Welcome to the Sobolewski Lab
The overall goal of my research is to ascertain the role of environmental factors in the etiology of neurobehavioral and neurodegenerative disorders with sex-biased prevalence rates and presentations. Ultimately, this work seeks to translate mechanistic research into a deep understanding of human health through innovative experimental design, grounding our exposures in human relevance, including sex as a biological variable, and studying unique critical windows (e.g. pregnancy as a critical period or the perinatal testosterone surge as a critical target) using translational behavioral, physiological, and biochemical approaches.
Our lab focuses on behavior as a functional and translational endpoint. To translate behavioral phenotypes across species, our research underscores the importance of defining behavioral mechanisms of complex behaviors, such as sociality or learning, including context-dependency of behavioral changes, the impact of behavioral history, and the role of species-specific evolutionary and ethological effects. These lessons are ultimately critical to bidirectional translation from animal models to human neurobehavioral disorders.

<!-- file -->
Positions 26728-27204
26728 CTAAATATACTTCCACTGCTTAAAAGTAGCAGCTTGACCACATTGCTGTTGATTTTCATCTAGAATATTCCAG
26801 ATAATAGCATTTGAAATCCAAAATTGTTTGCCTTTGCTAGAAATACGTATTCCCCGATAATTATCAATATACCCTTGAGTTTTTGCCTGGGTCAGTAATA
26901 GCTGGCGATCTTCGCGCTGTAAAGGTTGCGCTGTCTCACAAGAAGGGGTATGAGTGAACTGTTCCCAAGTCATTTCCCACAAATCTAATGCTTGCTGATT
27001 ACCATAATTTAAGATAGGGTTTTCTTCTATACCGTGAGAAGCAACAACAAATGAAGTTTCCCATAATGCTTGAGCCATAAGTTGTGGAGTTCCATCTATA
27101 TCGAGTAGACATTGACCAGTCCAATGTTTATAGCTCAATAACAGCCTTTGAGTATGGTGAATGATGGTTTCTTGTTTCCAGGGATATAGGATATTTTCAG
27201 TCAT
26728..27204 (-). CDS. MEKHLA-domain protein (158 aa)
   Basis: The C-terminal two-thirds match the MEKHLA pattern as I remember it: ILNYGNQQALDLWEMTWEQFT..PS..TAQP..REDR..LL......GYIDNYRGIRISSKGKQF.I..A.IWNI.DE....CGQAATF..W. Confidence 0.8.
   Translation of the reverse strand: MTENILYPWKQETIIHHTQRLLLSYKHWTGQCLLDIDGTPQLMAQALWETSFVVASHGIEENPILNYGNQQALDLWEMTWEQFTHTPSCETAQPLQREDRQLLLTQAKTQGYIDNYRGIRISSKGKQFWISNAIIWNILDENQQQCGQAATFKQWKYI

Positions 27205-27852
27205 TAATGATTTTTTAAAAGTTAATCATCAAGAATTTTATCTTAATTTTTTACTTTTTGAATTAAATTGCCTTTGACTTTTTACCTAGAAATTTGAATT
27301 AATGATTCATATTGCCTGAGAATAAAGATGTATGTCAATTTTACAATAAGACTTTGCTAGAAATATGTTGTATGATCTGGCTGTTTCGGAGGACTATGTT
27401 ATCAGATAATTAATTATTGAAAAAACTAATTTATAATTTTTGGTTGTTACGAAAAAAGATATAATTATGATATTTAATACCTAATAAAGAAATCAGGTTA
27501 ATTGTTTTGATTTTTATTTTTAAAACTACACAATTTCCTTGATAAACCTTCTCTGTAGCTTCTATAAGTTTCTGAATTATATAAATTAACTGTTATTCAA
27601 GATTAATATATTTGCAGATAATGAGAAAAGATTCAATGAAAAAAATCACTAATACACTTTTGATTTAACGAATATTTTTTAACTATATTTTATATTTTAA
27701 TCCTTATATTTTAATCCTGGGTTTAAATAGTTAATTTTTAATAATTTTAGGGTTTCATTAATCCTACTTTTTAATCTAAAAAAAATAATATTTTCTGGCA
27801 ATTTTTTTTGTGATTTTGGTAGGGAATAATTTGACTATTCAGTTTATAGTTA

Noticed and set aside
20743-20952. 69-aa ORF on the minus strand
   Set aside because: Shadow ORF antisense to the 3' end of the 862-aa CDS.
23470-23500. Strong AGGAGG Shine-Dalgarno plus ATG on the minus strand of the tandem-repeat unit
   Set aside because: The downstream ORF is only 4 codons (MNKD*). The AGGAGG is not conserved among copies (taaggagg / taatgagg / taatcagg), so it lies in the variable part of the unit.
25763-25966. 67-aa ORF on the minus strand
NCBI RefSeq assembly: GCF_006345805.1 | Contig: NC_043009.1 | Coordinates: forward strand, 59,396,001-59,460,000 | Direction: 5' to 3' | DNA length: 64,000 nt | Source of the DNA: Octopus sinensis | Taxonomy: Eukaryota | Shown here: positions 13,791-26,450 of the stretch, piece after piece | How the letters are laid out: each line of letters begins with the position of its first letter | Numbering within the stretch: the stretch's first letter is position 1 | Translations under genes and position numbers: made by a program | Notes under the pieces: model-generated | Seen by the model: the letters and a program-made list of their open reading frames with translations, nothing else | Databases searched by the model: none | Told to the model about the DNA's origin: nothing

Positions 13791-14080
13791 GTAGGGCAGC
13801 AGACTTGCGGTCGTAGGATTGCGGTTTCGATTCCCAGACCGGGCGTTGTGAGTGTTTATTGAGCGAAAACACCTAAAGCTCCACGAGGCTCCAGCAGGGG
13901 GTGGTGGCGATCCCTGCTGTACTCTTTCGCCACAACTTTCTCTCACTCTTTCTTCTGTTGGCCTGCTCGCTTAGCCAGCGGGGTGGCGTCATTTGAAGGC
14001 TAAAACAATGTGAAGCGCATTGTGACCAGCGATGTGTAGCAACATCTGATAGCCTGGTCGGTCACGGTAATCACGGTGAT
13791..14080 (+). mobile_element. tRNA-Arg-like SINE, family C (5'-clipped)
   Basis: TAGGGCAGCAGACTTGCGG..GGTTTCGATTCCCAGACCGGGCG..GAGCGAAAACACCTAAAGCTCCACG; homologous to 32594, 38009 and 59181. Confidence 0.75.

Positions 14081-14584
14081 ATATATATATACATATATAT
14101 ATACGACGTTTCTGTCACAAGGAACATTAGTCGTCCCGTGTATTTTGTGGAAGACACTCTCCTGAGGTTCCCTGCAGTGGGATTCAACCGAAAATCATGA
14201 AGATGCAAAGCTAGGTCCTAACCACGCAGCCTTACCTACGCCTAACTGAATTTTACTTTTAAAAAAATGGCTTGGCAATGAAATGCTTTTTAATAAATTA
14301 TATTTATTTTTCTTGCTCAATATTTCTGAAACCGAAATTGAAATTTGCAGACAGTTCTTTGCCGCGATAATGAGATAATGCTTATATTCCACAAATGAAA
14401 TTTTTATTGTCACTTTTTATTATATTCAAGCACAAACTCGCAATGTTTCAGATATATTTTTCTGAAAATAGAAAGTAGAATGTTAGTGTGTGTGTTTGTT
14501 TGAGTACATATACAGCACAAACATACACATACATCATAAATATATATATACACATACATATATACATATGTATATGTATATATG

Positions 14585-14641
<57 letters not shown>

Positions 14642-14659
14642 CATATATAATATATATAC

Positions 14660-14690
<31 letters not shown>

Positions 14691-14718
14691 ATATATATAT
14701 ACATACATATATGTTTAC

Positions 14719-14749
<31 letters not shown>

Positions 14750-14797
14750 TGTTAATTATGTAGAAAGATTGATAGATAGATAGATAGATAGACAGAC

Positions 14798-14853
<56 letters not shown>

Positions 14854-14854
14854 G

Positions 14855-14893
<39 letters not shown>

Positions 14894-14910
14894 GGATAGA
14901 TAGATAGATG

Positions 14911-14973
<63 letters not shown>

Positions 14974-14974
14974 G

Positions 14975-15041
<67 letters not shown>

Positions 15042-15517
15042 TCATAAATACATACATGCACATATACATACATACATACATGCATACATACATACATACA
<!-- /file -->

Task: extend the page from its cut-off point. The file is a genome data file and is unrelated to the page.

We are committed to grounding our experimental design in the reality of human exposure to environmental toxicants. Our research projects focus on understanding the effect of chemical mixtures, utilizing whole body inhalation to study air pollution, developing inhaled metal exposures based on human exposures, and investigating how stress can modulate metal toxicity. Combinatorial and mixture studies are significant for public health protection as current methods of risk assessment, based only on effect thresholds of single chemicals, may overestimate the actual no-adverse effect risk levels of single toxicants.